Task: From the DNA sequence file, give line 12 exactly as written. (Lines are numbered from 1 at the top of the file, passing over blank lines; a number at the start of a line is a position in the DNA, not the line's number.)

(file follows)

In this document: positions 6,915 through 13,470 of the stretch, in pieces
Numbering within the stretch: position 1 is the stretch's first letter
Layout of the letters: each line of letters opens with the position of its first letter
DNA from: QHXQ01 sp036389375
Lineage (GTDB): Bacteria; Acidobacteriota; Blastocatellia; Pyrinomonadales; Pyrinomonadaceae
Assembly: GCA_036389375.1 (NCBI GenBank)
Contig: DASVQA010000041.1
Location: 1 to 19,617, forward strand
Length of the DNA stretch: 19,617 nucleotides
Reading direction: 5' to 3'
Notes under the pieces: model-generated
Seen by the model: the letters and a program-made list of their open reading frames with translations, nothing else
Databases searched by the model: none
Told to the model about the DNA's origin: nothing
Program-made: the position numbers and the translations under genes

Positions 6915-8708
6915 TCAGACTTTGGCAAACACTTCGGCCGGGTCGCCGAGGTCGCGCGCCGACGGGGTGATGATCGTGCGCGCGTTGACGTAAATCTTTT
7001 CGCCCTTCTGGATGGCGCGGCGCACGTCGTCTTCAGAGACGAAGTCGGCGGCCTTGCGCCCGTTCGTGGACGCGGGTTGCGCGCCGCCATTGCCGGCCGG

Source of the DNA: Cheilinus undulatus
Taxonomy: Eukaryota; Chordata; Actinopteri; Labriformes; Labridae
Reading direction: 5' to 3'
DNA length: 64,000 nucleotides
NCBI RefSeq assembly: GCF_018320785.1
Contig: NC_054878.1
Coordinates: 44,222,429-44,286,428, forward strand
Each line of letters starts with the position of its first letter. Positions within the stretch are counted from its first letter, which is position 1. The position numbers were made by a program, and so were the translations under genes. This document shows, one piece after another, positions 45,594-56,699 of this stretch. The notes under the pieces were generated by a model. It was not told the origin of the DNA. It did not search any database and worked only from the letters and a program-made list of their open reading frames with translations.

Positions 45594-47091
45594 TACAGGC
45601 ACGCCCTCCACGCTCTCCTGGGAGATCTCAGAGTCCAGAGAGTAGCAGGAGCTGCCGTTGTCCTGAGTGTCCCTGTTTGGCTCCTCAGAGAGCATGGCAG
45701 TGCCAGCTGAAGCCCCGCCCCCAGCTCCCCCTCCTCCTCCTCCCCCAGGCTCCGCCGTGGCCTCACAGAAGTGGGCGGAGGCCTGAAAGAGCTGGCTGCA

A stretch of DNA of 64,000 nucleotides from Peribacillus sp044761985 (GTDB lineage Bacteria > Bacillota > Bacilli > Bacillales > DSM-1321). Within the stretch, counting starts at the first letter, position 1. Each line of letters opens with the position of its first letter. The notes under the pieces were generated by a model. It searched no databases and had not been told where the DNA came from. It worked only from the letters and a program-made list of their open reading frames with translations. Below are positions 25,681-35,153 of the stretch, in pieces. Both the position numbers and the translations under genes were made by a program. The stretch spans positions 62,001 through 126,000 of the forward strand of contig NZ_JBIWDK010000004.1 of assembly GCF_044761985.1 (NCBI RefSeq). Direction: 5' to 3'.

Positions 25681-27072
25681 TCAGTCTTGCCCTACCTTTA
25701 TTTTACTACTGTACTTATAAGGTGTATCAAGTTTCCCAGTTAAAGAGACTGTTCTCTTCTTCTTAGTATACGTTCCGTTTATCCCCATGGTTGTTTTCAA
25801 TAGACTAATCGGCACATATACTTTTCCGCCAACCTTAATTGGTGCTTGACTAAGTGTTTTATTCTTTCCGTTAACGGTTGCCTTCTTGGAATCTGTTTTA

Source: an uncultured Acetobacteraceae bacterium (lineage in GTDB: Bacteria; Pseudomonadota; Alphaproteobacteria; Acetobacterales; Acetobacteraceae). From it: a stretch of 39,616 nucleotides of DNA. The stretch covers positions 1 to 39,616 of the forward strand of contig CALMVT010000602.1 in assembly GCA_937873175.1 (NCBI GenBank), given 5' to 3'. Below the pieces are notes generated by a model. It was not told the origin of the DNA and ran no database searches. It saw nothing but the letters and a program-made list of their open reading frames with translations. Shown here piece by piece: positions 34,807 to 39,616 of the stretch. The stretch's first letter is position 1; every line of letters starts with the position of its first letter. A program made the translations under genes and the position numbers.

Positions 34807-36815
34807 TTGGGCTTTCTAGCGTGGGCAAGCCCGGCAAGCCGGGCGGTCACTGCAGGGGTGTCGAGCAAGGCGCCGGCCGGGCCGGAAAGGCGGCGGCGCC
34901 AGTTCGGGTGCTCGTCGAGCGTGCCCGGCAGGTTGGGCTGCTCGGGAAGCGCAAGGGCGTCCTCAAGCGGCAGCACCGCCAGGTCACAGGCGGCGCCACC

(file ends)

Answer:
Seen by the model: the letters and a program-made list of their open reading frames with translations, nothing else